• Doc Snow profile image

      Doc Snow 

      3 years ago from Camden, South Carolina

      The business about CO2 rise lagging warming during deglaciation is 100% and 100% misleading.

      That is, it is known that warming will increase CO2, because warmer temperatures cause outgassing in both marine and terrestrial environments, for a number of reasons ranging from the chemistry of seawater to the biological activity of microbes. So, if the environment warms, yes, we'll see more CO2 in the atmosphere. And in fact, that is observable in the Antarctic ice cores, which conveniently provide direct evidence of CO2 concentrations and indirect evidence (through isotopic studies) of temperature changes.

      However, that does not mean that CO2 does not cause warming. That fact is well established from theoretical, laboratory, and observational studies going back a century and a half. And in fact, the observed warming during deglaciation can only be accounted for if you factor in the warming influence of the rising CO2 levels. That is why, during the glacial cycles of the Quaternary period, CO2 is not considered a "forcing", but rather, a "feedback"--it didn't initiate warming, but was important in reinforcing it.

      Today, of course, we have a completely different situation. Rising CO2 is not caused by the observed warming, but by human emissions, as shown by several distinct lines of evidence ranging from accounting of sources and sinks, to isotopic study of atmospheric carbon, to an observed decline in atmospheric O2 (don't worry, it's tiny in percentage terms, and so poses no threat to the biota).

      Finally, far from 'climate scientists ignore this fact,' it is a fact *discovered and publicized by climate scientists*. For example:

    • profile image


      3 years ago

      I enjoyed your hub and as always, Buildreps responses. If Buildreps is as correct as he is adamant, well, we read him here first.

    • Buildreps profile image


      3 years ago from Europe

      Jacklee, I won't turn your Hub into a Q&A forum but the warming we see today has nothing to do with carbon gases or methane. It's all a lie. Carbon and Methane lag behind on temperature changes somewhere between 800 and 2,000 years. So, it's the result and not the cause. When the oceans warm, carbon is released, when it cools down it absorbs carbon. That is why you see a relation between temp and carbon.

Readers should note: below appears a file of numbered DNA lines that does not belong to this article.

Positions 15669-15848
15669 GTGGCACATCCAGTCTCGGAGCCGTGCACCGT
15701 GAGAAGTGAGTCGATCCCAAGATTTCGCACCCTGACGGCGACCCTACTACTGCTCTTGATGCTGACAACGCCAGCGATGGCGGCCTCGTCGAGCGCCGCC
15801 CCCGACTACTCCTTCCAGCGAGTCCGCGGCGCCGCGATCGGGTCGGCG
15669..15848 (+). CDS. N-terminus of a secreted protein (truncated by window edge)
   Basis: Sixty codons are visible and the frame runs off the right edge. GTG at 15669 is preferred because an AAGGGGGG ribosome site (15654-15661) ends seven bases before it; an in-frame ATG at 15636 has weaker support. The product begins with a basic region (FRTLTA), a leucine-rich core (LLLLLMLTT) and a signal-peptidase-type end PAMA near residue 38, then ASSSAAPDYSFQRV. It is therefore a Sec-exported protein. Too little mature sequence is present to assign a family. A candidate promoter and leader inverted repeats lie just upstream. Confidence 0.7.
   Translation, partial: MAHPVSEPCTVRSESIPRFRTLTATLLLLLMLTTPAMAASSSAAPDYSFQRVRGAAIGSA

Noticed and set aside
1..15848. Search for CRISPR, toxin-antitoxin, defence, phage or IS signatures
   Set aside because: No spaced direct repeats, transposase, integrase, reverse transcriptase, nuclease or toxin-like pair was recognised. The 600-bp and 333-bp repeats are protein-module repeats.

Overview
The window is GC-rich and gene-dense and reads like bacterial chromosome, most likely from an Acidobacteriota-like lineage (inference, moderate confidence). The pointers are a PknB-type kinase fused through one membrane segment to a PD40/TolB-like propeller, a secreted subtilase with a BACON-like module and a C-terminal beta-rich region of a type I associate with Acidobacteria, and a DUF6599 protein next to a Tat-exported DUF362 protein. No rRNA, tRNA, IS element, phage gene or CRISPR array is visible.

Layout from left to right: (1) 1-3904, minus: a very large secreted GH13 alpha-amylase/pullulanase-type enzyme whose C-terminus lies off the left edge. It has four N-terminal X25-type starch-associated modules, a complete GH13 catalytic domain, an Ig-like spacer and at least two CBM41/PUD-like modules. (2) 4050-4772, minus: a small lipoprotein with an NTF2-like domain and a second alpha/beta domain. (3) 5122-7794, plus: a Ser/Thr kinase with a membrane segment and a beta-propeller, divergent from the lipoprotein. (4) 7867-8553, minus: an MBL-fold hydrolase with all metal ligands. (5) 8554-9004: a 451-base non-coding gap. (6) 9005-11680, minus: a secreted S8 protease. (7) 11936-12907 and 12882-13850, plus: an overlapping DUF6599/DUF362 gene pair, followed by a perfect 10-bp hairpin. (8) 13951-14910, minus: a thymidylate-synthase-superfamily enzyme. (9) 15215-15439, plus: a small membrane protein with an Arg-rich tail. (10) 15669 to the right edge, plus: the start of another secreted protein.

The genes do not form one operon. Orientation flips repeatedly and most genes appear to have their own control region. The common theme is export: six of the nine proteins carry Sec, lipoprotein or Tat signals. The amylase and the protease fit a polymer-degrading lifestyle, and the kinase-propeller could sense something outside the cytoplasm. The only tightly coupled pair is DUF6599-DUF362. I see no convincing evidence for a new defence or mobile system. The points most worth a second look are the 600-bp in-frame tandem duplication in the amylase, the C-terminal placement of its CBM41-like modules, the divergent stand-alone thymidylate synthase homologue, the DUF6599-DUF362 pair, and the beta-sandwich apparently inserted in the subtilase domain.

Climate scientists ignore this lagging stubbornly, because if they wouldn't they are clueless what else could cause the huge fluctuations. The cause of the ice ages appear to be crustal displacement in the latitudinal direction. The displacements take place over a period of about 25,000 to 60,000 years depending on the eccentricity of Earth's orbit around the Sun. A large eccentric orbit appear to make the crust to crawl due to an oscillating pull force. That is the reason the Milankovitch cycles (eccentricity) fits so perfectly over the ice age graphs. It's so easy that scientists cannot believe what I have discovered. It will still take many years before my theory is accepted by mainstream science. But it will, in time.

      There are some very mild indications though that the crust has been started to crawl very slowly after being stable for about 60,000 years. If that is true, its bad news for humanity, very bad news. Humanity might become extinct within 50,000 years.

    • Dont Taze Me Bro profile image

      Banned cause of PISSANTS Promisem and Dean Traylor 

      3 years ago

      Elon Musk, a prime example of the elite who could care less about the human race as it exists on earth or he and the rest of the 1% would be doing something about it here on earth before chasing a pipe dream of relocating to Mars. His plan isn't to save the human race, it's to save himself and maybe the elite. Forget about those who live in hell on earth, he doesn't care to change that, only to escape from it.

    • jackclee lm profile imageAUTHOR

      Jack Lee